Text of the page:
Total reward is an everyday phrase in our industry. But while the concept is long established, how many employers can claim to genuinely deliver a total reward strategy? Is there a gap between language and practice?
My view is yes, there is something missing in most organisations from true total reward that drives performance.
Whichever total reward model employers use, it is likely that it can be broken down into four blocks: base pay, variable pay, employee benefits and non-cash reward.
Theory suggests investment in each of these needs to be balanced for individuals to feel rewarded and to drive business performance.
The level of investment in each will differ between organisations depending on purpose, strategy and type of workforce. But it is the last element, non-cash reward, that I believe needs far more attention.
As an industry, we spend a huge amount of time where we are intrinsically most comfortable and experienced: looking at compensation. Significant effort is put into designing pay and employee benefits strategies, or building complex incentive programmes.
Some financial services organisations employ whole teams focused on delivering annual compensation reviews. And large sums are spent on technology to deliver these solutions; in the UK, one estimate puts the annual spend on flexible benefits platforms at £20 million.
But if investment in compensation strategies supports HR’s remit to attract and retain staff, evidence about how it drives business performance seems sparse.
If we were to pay as much attention to non-cash reward, I believe the value added by our profession could increase significantly. To be fair, an increasing amount is being written and done about this, for example around recognition programmes, job design, culture change or communicating purpose and values. But very little is said about investment in learning as part of a total reward strategy.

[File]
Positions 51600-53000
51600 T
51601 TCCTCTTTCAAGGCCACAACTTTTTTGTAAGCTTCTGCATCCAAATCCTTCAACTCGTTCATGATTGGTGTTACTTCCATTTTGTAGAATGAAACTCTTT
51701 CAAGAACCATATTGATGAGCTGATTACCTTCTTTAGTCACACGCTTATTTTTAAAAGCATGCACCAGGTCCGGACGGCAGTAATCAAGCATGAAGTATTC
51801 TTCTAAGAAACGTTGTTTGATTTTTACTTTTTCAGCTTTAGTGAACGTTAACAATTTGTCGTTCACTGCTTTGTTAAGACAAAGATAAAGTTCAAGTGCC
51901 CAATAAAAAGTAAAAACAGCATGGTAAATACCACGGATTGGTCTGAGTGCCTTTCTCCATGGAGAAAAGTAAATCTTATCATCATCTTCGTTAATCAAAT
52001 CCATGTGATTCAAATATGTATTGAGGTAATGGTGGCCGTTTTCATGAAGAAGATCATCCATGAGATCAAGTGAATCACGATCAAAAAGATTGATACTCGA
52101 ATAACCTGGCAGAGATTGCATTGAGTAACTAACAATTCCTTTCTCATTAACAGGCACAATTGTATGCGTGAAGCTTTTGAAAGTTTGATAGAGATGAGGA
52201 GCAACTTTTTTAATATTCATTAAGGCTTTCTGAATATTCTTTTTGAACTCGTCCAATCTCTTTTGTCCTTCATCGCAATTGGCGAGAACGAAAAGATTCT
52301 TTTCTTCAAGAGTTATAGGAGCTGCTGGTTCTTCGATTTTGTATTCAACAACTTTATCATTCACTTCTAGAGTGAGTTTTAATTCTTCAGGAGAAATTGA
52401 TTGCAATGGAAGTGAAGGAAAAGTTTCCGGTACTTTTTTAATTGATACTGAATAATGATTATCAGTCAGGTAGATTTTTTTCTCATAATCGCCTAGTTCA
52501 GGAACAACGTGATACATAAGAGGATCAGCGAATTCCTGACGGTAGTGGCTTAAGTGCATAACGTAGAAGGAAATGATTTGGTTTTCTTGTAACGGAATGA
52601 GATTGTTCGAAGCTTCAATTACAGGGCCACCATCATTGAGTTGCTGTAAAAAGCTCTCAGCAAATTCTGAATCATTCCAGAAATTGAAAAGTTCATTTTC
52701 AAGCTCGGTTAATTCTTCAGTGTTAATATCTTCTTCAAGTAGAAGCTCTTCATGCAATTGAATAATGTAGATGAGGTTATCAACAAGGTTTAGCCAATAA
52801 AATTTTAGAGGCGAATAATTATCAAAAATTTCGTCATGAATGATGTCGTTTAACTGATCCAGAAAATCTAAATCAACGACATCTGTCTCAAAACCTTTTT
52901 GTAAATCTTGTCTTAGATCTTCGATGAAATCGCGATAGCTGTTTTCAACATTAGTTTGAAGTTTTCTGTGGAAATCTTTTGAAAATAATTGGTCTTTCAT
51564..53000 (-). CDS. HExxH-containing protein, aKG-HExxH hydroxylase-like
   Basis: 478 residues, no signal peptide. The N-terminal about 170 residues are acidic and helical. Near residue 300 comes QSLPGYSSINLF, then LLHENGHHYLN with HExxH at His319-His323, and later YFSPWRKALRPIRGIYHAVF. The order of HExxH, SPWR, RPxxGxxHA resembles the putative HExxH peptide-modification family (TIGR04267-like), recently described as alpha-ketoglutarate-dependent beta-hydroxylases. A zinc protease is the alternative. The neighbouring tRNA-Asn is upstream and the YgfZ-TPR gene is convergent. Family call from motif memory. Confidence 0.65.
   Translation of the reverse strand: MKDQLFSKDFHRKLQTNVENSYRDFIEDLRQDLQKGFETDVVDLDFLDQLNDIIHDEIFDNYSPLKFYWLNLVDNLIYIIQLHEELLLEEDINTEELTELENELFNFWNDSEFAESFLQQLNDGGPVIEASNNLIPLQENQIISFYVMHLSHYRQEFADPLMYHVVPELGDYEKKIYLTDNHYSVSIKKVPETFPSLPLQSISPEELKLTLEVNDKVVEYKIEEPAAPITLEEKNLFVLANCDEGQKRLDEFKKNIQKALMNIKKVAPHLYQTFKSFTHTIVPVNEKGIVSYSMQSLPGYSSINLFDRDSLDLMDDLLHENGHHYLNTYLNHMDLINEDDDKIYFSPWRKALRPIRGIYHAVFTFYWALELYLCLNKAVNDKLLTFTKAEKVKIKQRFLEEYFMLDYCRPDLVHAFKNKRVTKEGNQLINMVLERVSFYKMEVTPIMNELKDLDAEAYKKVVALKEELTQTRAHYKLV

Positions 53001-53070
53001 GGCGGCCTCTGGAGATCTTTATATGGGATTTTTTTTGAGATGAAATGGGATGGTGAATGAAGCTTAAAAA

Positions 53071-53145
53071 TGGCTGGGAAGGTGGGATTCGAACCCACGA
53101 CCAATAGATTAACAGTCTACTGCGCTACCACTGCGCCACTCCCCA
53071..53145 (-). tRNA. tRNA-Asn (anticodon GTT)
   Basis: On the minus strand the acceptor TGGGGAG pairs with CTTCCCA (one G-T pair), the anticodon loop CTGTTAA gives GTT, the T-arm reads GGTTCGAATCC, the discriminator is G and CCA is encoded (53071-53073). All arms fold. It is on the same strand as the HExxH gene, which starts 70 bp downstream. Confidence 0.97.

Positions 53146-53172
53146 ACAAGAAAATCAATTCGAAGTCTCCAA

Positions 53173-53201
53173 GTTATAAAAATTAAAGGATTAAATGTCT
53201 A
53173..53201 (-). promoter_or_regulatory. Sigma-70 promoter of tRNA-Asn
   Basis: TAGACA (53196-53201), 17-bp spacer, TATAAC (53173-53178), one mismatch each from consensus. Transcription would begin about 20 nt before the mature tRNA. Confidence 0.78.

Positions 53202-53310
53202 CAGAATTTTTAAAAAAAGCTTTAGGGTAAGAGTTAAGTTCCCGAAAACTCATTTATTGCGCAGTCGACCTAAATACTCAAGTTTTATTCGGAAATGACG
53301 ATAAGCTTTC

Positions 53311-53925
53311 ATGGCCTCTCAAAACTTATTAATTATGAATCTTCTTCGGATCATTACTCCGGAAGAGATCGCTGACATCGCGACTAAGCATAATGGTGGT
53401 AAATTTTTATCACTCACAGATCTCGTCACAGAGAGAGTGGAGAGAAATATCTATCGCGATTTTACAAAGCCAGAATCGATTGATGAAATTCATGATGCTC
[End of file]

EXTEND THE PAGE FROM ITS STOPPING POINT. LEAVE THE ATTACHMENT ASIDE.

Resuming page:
Well-designed learning programmes have a proven return (as much as a 42% improvement in employee performance, according to one study). Great for the employer, but from the employee’s perspective, the feeling that their career is developing through training, qualifications or accreditation is an engaging one, and a considerable element of the overall holistic reward offer.
So why don’t we put more effort into thinking about it as such?
Most of us now use online total reward statements and technology to manage and choose benefits. The benefits technology market is well established, but consider the fact that there are now 532 e-learning organisations in the UK. How powerful could it be if learning and benefits technology could be integrated?
Alongside choosing their benefits, employees might also see their learning options, perhaps mapped to a career and accreditation framework that shows their employer’s real investment in them.
Clearly, the weighting of cash and non-cash reward must vary by organisation. But with talent development becoming more of a priority across all industries, isn’t it time we embraced learning and development as part of a total reward strategy? The impact could be significant, and rewarding on many levels.
Chris Coyne is head of reward and HR services at City and Guilds
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